Dismissing a Debt Collection Lawsuit Under the North Carolina Debt Buyer Act
Updated: Jan 22
A debt collection lawsuit filed under North Carolina law can be dismissed if it was filed by a debt collector who, in the initial court filing, did not attach certain documents showing that the account is owed. Here we explain why these cases can be dismissed, and also provide an example of a decision where a court dismissed a debt buyer’s lawsuit.
Nobody wants to be sued by a debt collector. But it’s well established that certain debt collectors – so-called “debt buyers,” who purchase based debts in order to collect on them – often have little documentation to prove that they own an account.
The North Carolina legislature got wise to this fact and passed a special law that applies to debt buyers. The definition of debt buyer comes from G.S. 58-70-15 and is as follows:
“[D]ebt buyer” means a person or entity that is engaged in the business of purchasing delinquent or charged-off consumer loans or consumer credit accounts, or other delinquent consumer debt for collection purposes, whether it collects the debt itself or hires a third party for collection or an attorney-at-law for litigation in order to collect such debt.
Any debt collector that meets the above definition is a debt buyer and has to get a Collection Agency license from the North Carolina Department of Insurance.
When a debt buyer files a collection lawsuit there are important requirements they must comply with or else the lawsuit will be dismissed. Here are the requirements.
The lawsuit must state the debt buyer’s Collection Agency license number.
A copy of the signed contract, or, if there’s no signed contact, “copies of documents generated when the credit card was actually used,” must be attached.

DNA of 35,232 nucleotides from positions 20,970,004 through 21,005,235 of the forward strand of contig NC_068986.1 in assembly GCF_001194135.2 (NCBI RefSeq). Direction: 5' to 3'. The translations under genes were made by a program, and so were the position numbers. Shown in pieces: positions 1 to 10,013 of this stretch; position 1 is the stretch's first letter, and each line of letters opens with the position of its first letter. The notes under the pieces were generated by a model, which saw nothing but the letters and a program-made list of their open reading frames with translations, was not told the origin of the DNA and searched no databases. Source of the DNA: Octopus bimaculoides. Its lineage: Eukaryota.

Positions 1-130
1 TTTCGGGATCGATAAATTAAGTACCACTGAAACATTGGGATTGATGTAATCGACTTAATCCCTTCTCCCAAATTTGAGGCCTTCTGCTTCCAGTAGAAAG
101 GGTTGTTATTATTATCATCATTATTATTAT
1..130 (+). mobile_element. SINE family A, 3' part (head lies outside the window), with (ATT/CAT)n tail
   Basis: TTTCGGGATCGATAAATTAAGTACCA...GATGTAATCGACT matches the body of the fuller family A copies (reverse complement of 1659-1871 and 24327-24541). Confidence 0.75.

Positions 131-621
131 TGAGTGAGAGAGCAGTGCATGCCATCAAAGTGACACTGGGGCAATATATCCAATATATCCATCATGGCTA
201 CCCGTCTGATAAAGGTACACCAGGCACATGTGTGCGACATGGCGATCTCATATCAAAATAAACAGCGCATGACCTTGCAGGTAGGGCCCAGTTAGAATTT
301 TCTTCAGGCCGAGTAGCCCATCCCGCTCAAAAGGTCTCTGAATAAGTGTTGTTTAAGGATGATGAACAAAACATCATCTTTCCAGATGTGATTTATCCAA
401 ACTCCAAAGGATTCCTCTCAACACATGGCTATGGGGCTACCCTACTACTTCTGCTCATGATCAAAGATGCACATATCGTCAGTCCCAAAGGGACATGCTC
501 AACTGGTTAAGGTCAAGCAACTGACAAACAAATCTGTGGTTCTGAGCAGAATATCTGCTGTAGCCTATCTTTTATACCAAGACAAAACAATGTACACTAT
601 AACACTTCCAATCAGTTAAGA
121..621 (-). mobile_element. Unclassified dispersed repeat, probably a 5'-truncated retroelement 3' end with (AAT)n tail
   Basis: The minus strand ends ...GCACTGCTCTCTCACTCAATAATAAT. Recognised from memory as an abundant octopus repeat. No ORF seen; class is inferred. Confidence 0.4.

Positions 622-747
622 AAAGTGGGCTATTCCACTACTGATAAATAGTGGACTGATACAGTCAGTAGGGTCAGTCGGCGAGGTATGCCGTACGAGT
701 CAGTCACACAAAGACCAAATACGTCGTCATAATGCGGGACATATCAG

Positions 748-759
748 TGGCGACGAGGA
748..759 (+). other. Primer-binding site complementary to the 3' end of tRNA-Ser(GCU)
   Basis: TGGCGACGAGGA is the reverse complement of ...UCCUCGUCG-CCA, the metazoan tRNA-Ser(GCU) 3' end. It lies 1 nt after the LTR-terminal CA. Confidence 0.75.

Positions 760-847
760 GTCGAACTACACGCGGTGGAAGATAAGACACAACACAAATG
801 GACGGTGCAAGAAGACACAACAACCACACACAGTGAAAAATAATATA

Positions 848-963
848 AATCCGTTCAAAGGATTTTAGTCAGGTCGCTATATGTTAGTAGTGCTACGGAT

Also attached must be all the assignments of the debt showing that ownership was legally transferred from the original creditor to the debt buyer.
These requirements come from G.S. § 58-70-150, which is titled “Complaint of a debt buyer plaintiff must be accompanied by certain materials.”
If the debt buyer fails to attach these documents to its debt lawsuit, the case is subject to dismissal. This is usually done by the consumer filing a motion to dismiss.
An example of one court dismissing a debt buyer’s case for failure to comply with these requirements is in Midland Funding v. Barker. In that case, a debt buyer, Midland Funding, filed a collection lawsuit. Midland Funding never said there wasn’t a signed cardholder agreement, yet it failed to attach a signed agreement. As a result, the judge said that “for failure to comply with the mandatory requirements of G.S. § 58-70-150, [Midland Funding’s] complaint should be dismissed.
Culik Law is a North Carolina consumer protection law firm. Our attorneys represent consumers and small business owners against creditors, debt collectors, and debt buyers throughout North Carolina. If you received notice of a debt collection lawsuit, or if you’re just not sure what to do about an account that has fallen behind, contact us at Culik Law to see if we can help.